Australian General Semantics Society Inc.




Seminar Summary - March 2017


"Buddhist General Semantics - Continued ..."

A New Approach to Buddhist Religion and its Philosophy.  We considered how this ancient religion (or “a-theism”) is still alive and growing, in light of Bruce Kodish’s book that we studied in April, the (hypothetical) visits by the Buddha himself, and Alfred Korzybski’s G.S. formulations. 
Led by Robert.



Our seminar
at "Cifftop View" Bonnet Bay in Sydney was hosted as usual by Pauline and Gavan - Thank you both!


It was a while since our last seminar, so there were some triumphs and tragedies to relate and yarns to swap.


GS Diary
In the spirit of "applying general semantics principles" to our lives, as opposed to dwelling in theory, we considered members' accounts of observations and applications relating to the principles and formulations of our discipline.

We've touched on Buddhism before, so this time we aimed to extend and deepen our consideration of the specifics of how GS and Buddhism overlap and differ.


A Few Reflections on General Semantics

In consideration of a "relatively new" participant to our group this month, we revised some basic GS concepts/formulations, and some of the Buddhist material that we previously covered.

1. Review of General Semantics:

  * History of GS and Alfred Korzybski's life and times,
  * "Manhood of Humanity"and "Science and Sanity",
  * The discipline of General Semantics and later writings,
  * The Institute, Australian General Semantics Society.
  * Laurie Cox's Keynote Address at the AGS Conference 2010.

2. Some of our encounters
 with the Buddha and his

  * Previous AGS seminars on Buddhism,
  * The remarkable(hyperthetical visit of Korzybski and Buddha last year!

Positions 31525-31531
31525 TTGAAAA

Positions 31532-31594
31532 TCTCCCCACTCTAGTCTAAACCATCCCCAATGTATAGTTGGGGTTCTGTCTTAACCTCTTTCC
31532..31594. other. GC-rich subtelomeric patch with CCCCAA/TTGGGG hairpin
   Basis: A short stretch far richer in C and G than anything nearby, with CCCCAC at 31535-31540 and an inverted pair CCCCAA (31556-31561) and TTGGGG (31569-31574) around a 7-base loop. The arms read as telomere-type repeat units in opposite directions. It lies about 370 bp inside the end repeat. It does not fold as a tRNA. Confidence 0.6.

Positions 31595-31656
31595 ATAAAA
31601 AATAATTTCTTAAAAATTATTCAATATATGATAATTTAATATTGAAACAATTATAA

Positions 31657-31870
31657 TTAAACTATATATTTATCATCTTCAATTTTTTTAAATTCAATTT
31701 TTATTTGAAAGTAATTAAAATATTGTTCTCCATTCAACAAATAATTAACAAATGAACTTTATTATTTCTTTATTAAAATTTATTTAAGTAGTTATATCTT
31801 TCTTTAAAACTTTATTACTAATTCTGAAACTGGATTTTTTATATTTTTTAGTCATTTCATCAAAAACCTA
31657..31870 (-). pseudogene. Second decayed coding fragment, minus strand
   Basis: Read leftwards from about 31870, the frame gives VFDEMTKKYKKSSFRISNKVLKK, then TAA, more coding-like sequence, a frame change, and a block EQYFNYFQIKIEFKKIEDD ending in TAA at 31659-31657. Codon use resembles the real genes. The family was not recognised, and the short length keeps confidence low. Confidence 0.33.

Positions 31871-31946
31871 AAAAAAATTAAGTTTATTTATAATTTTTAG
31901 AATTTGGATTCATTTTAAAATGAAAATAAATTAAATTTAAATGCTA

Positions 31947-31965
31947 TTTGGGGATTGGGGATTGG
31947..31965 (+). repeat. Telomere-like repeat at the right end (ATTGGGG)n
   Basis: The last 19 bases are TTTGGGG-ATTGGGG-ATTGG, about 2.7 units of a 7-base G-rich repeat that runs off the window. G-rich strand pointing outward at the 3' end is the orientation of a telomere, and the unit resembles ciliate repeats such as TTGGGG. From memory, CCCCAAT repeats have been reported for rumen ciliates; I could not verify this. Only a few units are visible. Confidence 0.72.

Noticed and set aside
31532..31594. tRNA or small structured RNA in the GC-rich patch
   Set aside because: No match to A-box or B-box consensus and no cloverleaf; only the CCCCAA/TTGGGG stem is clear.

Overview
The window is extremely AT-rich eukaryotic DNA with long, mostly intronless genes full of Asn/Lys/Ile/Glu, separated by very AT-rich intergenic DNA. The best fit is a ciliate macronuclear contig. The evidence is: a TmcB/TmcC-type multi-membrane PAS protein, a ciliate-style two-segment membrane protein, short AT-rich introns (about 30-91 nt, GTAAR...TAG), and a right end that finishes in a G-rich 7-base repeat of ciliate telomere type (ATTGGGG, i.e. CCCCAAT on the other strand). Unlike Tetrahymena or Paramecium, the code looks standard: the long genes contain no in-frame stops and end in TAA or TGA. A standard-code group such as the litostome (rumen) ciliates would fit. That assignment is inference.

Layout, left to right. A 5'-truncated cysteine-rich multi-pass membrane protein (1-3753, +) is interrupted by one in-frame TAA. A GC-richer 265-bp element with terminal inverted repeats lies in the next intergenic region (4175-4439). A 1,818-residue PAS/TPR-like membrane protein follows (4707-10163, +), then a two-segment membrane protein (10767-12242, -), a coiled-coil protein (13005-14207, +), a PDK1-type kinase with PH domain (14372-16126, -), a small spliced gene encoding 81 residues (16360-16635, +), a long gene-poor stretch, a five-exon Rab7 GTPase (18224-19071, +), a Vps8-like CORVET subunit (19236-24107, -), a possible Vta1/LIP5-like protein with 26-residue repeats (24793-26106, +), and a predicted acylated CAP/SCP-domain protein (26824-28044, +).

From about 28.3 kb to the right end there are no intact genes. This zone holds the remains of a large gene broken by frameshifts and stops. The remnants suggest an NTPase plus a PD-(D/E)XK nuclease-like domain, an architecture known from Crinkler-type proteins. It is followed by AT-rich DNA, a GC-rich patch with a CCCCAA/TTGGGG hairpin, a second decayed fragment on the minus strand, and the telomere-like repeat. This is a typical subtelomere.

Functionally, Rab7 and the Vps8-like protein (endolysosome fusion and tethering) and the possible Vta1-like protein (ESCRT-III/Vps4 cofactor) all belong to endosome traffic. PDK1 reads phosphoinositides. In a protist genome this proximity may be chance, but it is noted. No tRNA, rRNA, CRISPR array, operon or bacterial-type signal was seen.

4. Some Principles in Buddhism:

  * Mindah-Lee Kumar's video: "The Four Noble Truths" of Buddhism.
  * MindahBan Cerddorion's video "Eightfold Path - Right Speech"
     This was deemed a particularly strong link to GS, as we emphasise the great power of
     speech in influencing thought and action.  We considered a number of mis-usages of speech, eg:
    * False speech ("fake news", our "post-truth" age etc),
    * Slander, malicious speech,
    * Harsh speech (ellect on relatonships etc),
    * Gossip, spiteful, mean talk (harmful even if true).

We dwelt at some length on the "Four Noble Truths" and the "Eightfold Path", and their parallels in GS, keeping in mind the cultural and historical context of the origins of these two disciplines.

5. Some Well-Known Applications:

  * The Royal Society's motto "Nullius en verba" ("On the word of no-one"), ie "Scientific method requires direct observation, not reliance on doctrine, conventional wisdom or tradition.

  * Buddha: "Believe nothing, no matter where you read it, or who said it, no matter if I have said it, unless it agress with your own reason and your own common sense."

We considered this (alleged) quotation at some length, first because it is probably not accurate (eg the reference to "reading"), and also because belief of our written record of this statement would imply that we accept it as true ...

6. Khai Thien's book "Budhist General Semantics"

  * We've been reading this book for a while, but, as usual, found that it deserves
     quite a bit of re-reading!

Bruce Kodish's review was of interest, firstly because Bruce put quite some effort into critiquing Khai Thien's work, and secondly because we are always interested in Bruce's thoughts and opinions.

7.Samuel Bois's article "GS and Zen"

This long article contained far more content and references than we could expect to cover in the day, but we distributed a copy and discussed some on the main contentions.

8.Jessica Bridges's Article "Buddhism and GS"

Jessica's content and style were considered more accessible to us that that of Samuel's, so we were able to work through some of the details.  It illustrated some of the many overlapping features of GS and Buddhism, despite the great cultural and historical differences in their evolution.